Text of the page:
Rye v. Women's Care Ctr. of Memphis, MPLLC, 477 S.W.3d 235, 264-65 (Tenn. 2015) (judicially adopting a summary judgment parallel to the statutory version contained in Tenn. Code Ann. § 20-16-101); see also Tenn. Code Ann. § 20-16-101 (applying to cases filed after July 1, 2011).

         On appeal, this Court reviews a trial court's grant of summary judgment de novo with no presumption of correctness. See City of Tullahoma v. Bedford Cnty., 938 S.W.2d 408, 412 (Tenn. 1997). In reviewing the trial court's decision, we must view all of the evidence in the light most favorable to the nonmoving party and resolve all factual inferences in the nonmoving party's favor. Luther v. Compton, 5 S.W.3d 635, 639 (Tenn. 1999); Muhlheim v. Knox. Cnty. Bd. of Educ, 2 S.W.3d 927, 929 (Tenn. 1999). If the undisputed facts support only one conclusion, then the court's summary judgment will be upheld because the moving party was entitled to judgment as a matter of law. See White v. Lawrence, 975 S.W.2d 525, 529 (Tenn.1998); McCall v. Wilder, 913 S.W.2d 150, 153 (Tenn.1995).

         This case presents an issue of statutory construction, which is a question of law, and questions of law are amenable to disposition by summary judgment. Metro. Dev. & Housing Agency v. Trinity Marine Nashville, Inc., 40 S.W.3d 73, 76 (Tenn. Ct. App. 2000). Questions of law are reviewed de novo, affording no presumption of correctness to the trial court's determination. Maggart v. Almany Realtors, Inc., 259 S.W.3d 700, 703 (Tenn. 2008).


         As we perceive it, the dispositive issue is whether the Hospital had a duty to involuntarily detain Appellant based upon the undisputed facts in the record. Generally, a claim of simple negligence requires the following elements: "1) a duty of care owed by the defendant to the plaintiff; 2) conduct falling below the applicable standard of care amounting to a breach of that duty; 3) an injury or loss; 4) causation in fact; and 5) proximate, or legal, cause." King v. Anderson Cnty., 419 S.W.3d 232, 246 (Tenn. 2013) (citing Giggers v. Memphis Hous. Auth., 277 S.W.3d 359, 364 (Tenn. 2009)). In her complaint, however, Appellant alleged both "negligence and malpractice" and neither party to this appeal makes any distinction between a claim of simple negligence and a claim of medical malpractice or health care liability.[4] Indeed, for purposes of this appeal, we are not required to decide which type of action governs Appellant's claim against the Hospital because the existence of a duty is an essential element to either claim. See Draper v. Wester field, 181 S.W.3d 283, 290 (Tenn. 2005) ("[Health care liability actions] . . incorporate[] the common law elements of negligence."). As such, if the undisputed facts establish that the Hospital did not owe a duty of care to Appellant to prevent her injury by involuntarily detaining her, she cannot prevail in her claim against the Hospital and the trial court correctly granted summary judgment.

         Appellant argues that "hospitals [owe] a duty to protect patients, who, because of physical or mental conditions, lack the capacity to recognize and avoid dangerous situations." In support, she cites three cases in which she asserts Tennessee courts have placed such a duty on hospitals. See Keeton v. Maury Cnty. Hosp., 713 S.W.2d 314, 316 (Tenn. Ct. App. 1986); Rural Ed. Ass'n v. Anderson, 261 S.W.2d 151 (Tenn. Ct. App. 1953); v. St. Thomas Hosp., 211 S.W.2d 450 (Tenn. Ct. App. 1947). We will proceed to discuss each of these cases in turn.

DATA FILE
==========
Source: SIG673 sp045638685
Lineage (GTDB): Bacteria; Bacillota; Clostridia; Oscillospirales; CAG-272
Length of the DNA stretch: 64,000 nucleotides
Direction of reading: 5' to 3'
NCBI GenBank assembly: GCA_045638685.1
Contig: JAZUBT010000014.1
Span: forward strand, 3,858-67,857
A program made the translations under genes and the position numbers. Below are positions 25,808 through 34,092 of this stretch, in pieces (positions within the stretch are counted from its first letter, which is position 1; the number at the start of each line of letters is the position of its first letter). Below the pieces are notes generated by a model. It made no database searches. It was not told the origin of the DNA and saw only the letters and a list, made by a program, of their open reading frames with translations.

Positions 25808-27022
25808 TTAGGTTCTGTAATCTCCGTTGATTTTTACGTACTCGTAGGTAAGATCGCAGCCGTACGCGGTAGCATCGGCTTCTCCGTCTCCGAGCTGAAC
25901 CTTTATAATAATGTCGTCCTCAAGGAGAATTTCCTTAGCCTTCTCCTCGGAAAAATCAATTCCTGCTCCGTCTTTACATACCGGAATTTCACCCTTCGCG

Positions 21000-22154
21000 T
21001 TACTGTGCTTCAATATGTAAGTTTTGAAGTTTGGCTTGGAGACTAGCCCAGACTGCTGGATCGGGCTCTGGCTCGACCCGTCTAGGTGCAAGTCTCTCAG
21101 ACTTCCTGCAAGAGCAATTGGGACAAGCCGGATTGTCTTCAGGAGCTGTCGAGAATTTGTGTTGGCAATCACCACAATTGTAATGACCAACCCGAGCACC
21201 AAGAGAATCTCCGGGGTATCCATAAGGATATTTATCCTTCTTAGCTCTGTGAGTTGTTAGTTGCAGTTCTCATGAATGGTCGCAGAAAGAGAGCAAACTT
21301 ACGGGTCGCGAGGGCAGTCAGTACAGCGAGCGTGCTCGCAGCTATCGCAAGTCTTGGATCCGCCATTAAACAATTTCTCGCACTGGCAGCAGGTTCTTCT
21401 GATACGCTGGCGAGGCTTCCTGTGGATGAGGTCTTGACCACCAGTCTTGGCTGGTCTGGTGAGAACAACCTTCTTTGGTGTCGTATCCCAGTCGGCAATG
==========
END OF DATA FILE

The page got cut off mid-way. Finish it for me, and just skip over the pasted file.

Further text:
In Keeton, plaintiff was not provided with a urinal and felt the urge to urinate after his catheter was removed subsequent to a prostate surgery. 713 S.W.2d at 315. Although the hospital staff was aware of plaintiff's vertigo condition and of his need for assistance in getting out of bed, help was not provided when plaintiff sought assistance on several occasions. Id. at 315-16. After a while, plaintiff got out of bed himself and fell on his way back to bed. Id. at 316. The evidence showed that plaintiff's physicians did not leave orders restricting plaintiff from getting out of bed. Id. The trial court ruled that plaintiff was required to show that the hospital staff violated orders left by the doctor in order for the hospital to be liable for negligence; because the plaintiff's physicians did not leave such orders, the trial court dismissed the plaintiff's claim. Id. This Court reversed, holding that it was foreseeable that plaintiff might fall if he went to the bathroom unassisted and that "it is not necessary to prove that hospital personnel violated an order left by plaintiff's physician" in order to find the hospital liable. Id. at 317.

         In Anderson, the decedent was admitted to defendant mental institution ("institution") that held itself out as equipped to care for mental patients. 261 S.W.2d at 212. Decedent's doctor informed the institution that plaintiff "was deranged and there was danger that he might harm himself if not put on the ground floor and properly watched." Id. at 213. However, decedent was put in a bed near a window on the second floor. Id. at 214. While at the hospital, decedent "suffer[ed] from fears and delusions" and "was getting out of bed, walking around, going into rooms of other patients, wandering about-'out in the halls and making a nuisance of himself" Id. After a few hours, he either fell or jumped out the window and died. Id. at 215. This Court held that the circumstances of the case "were sufficient to raise a duty upon [the institution] to use reasonable ...

Buy This Entire Record For $7.95

Download the entire decision to receive the complete text, official citation,
docket number, dissents and concurrences, and footnotes for this case.

Learn more about what you receive with purchase of this case.